Philadelphia Inquirer - November 7, 1980
An offer he couldn’t refuse
With misgivings, Green signs for ‘81
By Jayson Stark, Inquirer Staff Writer
The Phillies officially unveiled their manager for next season yesterday, a fellow named Dallas Green. You were expecting maybe Leo Durocher?
The unveiling came at a press conference at the un-baseball-like hour of 9 a.m., which meant most of those in attendance had eyes as red as a Phillies cap.
"Well," said Green to this bleary assemblage, "we all have to do some things we don't like to do."
He meant that in more ways than one.
It was never Green's idea of paradise to be a manager, even a manager of the world champs. He said a month ago he would prefer not to have to manage again in '81. But on Wednesday, Paul Owens and Ruly Carpenter persuaded him to sign a one-year contract that will put him back in the clubhouse next spring. The persuasion took the form of an estimated $150,000 annual paycheck.
"Needless to say, Paul Owens and Ruly Carpenter made me very happy," Green said. "That's one of the reasons I'm up here right now answering these questions.
"I didn't make any secret of my preferences (not to manage). I never have. Paul and Ruly both understand that pretty well. I just felt, after the conversation Paul and I had, that the timing wasn't necessarily right for me to move upstairs.
"And, naturally, winning was something I had to consider. It put me into a situation where I could hit Ruly for a few extra bucks. And that was certainly something that entered into my decision."
Green's future after next year has not been specifically spelled out. "We'll take it one year at a time," he said.
But a likely scenario is that he will remain as field boss one more season, then move up to become a kind of assistant general manager to Owens. That would last a season. Then Green would become a full-time GM, with Owens moving into another job in the organization.
"I think I could help him for a year," Owens said. "There have been so many changes in baseball the last four years, I think I could ease him in, help him break into it."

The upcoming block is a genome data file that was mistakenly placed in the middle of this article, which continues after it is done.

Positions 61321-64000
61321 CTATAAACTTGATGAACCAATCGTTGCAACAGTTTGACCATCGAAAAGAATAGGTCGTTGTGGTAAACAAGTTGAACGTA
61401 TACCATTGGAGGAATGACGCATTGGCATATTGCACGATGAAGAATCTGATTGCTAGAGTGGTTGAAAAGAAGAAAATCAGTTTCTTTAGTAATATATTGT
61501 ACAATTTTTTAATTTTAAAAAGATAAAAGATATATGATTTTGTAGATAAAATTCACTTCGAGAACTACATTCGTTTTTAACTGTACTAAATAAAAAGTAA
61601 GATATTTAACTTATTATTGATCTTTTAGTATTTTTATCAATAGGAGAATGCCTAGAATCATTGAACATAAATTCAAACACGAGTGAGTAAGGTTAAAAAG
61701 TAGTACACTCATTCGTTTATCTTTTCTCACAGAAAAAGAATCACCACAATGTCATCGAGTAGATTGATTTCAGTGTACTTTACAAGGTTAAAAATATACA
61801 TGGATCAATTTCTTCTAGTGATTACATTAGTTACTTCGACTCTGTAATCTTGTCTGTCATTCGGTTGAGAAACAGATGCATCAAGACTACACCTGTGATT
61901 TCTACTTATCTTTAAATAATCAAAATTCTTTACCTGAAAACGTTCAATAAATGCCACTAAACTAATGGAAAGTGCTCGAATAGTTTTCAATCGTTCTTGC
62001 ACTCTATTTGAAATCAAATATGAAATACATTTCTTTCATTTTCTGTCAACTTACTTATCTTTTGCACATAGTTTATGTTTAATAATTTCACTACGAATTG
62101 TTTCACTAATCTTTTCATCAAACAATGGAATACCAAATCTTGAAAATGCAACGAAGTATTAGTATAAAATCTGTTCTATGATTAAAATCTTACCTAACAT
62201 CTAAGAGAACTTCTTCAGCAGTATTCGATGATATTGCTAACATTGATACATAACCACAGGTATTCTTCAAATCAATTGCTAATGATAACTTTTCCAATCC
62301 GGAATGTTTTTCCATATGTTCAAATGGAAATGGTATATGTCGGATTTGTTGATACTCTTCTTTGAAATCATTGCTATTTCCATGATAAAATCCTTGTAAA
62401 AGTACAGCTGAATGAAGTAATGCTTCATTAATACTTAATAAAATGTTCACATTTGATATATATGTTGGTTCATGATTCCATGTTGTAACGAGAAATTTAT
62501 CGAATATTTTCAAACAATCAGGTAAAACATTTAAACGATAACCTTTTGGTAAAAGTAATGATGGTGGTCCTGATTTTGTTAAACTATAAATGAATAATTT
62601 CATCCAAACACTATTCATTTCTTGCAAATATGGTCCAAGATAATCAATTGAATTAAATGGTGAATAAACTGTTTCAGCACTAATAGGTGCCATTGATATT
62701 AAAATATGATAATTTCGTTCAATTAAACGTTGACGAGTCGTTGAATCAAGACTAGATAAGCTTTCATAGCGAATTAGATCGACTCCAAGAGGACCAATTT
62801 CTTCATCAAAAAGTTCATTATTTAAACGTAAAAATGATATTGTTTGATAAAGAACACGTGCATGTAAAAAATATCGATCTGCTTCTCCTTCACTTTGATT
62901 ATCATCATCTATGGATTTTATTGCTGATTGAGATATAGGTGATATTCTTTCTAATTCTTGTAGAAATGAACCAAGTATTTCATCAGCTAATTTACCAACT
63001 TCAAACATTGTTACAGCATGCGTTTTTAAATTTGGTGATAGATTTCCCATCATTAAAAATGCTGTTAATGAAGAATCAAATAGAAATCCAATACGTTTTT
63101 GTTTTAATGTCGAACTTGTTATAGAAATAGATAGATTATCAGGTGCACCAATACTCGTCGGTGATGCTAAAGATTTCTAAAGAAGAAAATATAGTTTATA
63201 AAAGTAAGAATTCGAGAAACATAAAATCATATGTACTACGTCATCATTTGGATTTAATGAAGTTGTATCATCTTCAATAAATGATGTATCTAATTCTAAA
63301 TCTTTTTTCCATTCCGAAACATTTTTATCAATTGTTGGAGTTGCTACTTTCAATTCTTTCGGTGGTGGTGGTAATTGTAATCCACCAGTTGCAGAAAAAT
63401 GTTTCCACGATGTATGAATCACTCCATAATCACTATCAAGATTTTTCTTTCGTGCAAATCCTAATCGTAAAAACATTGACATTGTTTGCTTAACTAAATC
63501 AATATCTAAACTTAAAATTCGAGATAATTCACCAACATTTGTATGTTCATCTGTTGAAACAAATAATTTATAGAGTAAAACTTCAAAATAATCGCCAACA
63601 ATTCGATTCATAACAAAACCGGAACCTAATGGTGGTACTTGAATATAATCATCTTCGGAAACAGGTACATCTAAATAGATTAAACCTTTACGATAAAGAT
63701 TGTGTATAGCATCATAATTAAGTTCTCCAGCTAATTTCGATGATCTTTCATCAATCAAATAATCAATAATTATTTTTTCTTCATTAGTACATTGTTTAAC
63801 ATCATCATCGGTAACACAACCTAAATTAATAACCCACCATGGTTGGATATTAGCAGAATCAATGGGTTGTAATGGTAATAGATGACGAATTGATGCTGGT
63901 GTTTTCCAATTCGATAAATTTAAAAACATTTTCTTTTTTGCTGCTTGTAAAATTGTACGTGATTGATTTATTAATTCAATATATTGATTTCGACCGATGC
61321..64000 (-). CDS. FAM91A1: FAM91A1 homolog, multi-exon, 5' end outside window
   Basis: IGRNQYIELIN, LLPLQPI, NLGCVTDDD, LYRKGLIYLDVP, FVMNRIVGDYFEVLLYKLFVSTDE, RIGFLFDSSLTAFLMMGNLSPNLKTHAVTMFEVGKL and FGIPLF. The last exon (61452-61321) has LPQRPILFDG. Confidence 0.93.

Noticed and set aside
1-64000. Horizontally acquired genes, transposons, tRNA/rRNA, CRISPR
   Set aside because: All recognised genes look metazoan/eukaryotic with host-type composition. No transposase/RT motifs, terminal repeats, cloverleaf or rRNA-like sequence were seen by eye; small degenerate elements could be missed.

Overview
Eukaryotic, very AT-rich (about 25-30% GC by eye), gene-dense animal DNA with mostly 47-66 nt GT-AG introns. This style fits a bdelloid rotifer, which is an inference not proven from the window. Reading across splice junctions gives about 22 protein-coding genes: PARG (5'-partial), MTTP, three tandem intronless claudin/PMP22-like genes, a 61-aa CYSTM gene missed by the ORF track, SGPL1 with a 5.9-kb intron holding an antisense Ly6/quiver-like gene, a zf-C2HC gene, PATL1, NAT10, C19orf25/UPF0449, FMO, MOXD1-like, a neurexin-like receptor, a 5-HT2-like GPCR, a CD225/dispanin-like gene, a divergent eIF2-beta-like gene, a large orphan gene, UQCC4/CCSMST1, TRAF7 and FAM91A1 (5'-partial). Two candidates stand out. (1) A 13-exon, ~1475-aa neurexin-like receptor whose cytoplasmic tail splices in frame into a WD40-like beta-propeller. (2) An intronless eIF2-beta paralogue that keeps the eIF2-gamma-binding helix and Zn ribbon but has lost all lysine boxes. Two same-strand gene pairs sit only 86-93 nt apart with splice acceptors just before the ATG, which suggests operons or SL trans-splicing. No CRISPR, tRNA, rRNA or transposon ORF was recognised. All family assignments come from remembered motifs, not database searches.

Green would have liked to have done that right away. But Owens said he never seriously considered anybody other than Green as his manager for next year. So all of this was foregone, even as Green was wandering around the field in Montreal on the season's final Sunday, talking hopefully of escaping the dugout.
Now that the managerial situation is stabilized, Green' and Owens will turn their attention to more pressing off-season problems.
Green headed right from yesterday's press conference to the airport and then to Florida to watch some hot prospects in the Instructional League. Owens will join him today, and they will spend the weekend mulling such matters as the composition of the coaching staff and whom they might pursue in Thursday's free-agent re-entry draft.
Two guys they definitely will pursue are a pair of familiar names – Tug McGraw and Del Unser – the only two Phillies who will be up for bidding.
Unser, who turns 36 on Dec. 9, is going through the draft for virtually the same reason his clone, Greg Gross, did a year ago. He simply wants to establish his market value. Then the Phillies almost certainly will match that.
McGraw wants to do the same. But now that he is a World Series hero, star of "Hollywood Squares" and proud owner of a 1.46 earned-run average, he might be able to command more dollars elsewhere than the Phillies are willing to spend. So whether the Phils can sign him might boil down simply to how much he wants to stay here.